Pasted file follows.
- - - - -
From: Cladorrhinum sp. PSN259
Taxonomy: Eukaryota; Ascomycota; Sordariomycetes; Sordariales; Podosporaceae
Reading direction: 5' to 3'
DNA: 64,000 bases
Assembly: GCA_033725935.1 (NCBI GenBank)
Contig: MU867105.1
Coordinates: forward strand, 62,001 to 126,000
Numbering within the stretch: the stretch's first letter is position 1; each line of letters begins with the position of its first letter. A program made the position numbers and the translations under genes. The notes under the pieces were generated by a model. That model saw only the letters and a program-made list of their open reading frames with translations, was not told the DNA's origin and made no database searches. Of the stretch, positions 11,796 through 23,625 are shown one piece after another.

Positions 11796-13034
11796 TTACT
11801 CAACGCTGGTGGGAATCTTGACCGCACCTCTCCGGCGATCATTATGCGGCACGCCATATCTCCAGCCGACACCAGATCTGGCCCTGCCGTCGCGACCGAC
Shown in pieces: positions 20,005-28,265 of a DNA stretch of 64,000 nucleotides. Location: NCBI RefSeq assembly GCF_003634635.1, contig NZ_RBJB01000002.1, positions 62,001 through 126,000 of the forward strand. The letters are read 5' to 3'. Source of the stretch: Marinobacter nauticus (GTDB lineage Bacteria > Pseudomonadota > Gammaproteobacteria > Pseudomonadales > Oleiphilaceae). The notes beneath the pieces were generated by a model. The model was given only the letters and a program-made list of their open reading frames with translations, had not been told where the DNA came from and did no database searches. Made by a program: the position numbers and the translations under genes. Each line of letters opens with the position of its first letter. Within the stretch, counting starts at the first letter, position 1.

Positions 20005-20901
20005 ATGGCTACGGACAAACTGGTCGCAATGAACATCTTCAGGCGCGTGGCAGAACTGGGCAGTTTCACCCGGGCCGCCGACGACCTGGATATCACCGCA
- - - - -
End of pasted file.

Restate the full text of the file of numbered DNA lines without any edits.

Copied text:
From: Cladorrhinum sp. PSN259
Taxonomy: Eukaryota; Ascomycota; Sordariomycetes; Sordariales; Podosporaceae
Reading direction: 5' to 3'
DNA: 64,000 bases
Assembly: GCA_033725935.1 (NCBI GenBank)
Contig: MU867105.1
Coordinates: forward strand, 62,001 to 126,000
Numbering within the stretch: the stretch's first letter is position 1; each line of letters begins with the position of its first letter. A program made the position numbers and the translations under genes. The notes under the pieces were generated by a model. That model saw only the letters and a program-made list of their open reading frames with translations, was not told the DNA's origin and made no database searches. Of the stretch, positions 11,796 through 23,625 are shown one piece after another.

Positions 11796-13034
11796 TTACT
11801 CAACGCTGGTGGGAATCTTGACCGCACCTCTCCGGCGATCATTATGCGGCACGCCATATCTCCAGCCGACACCAGATCTGGCCCTGCCGTCGCGACCGAC
Shown in pieces: positions 20,005-28,265 of a DNA stretch of 64,000 nucleotides. Location: NCBI RefSeq assembly GCF_003634635.1, contig NZ_RBJB01000002.1, positions 62,001 through 126,000 of the forward strand. The letters are read 5' to 3'. Source of the stretch: Marinobacter nauticus (GTDB lineage Bacteria > Pseudomonadota > Gammaproteobacteria > Pseudomonadales > Oleiphilaceae). The notes beneath the pieces were generated by a model. The model was given only the letters and a program-made list of their open reading frames with translations, had not been told where the DNA came from and did no database searches. Made by a program: the position numbers and the translations under genes. Each line of letters opens with the position of its first letter. Within the stretch, counting starts at the first letter, position 1.

Positions 20005-20901
20005 ATGGCTACGGACAAACTGGTCGCAATGAACATCTTCAGGCGCGTGGCAGAACTGGGCAGTTTCACCCGGGCCGCCGACGACCTGGATATCACCGCA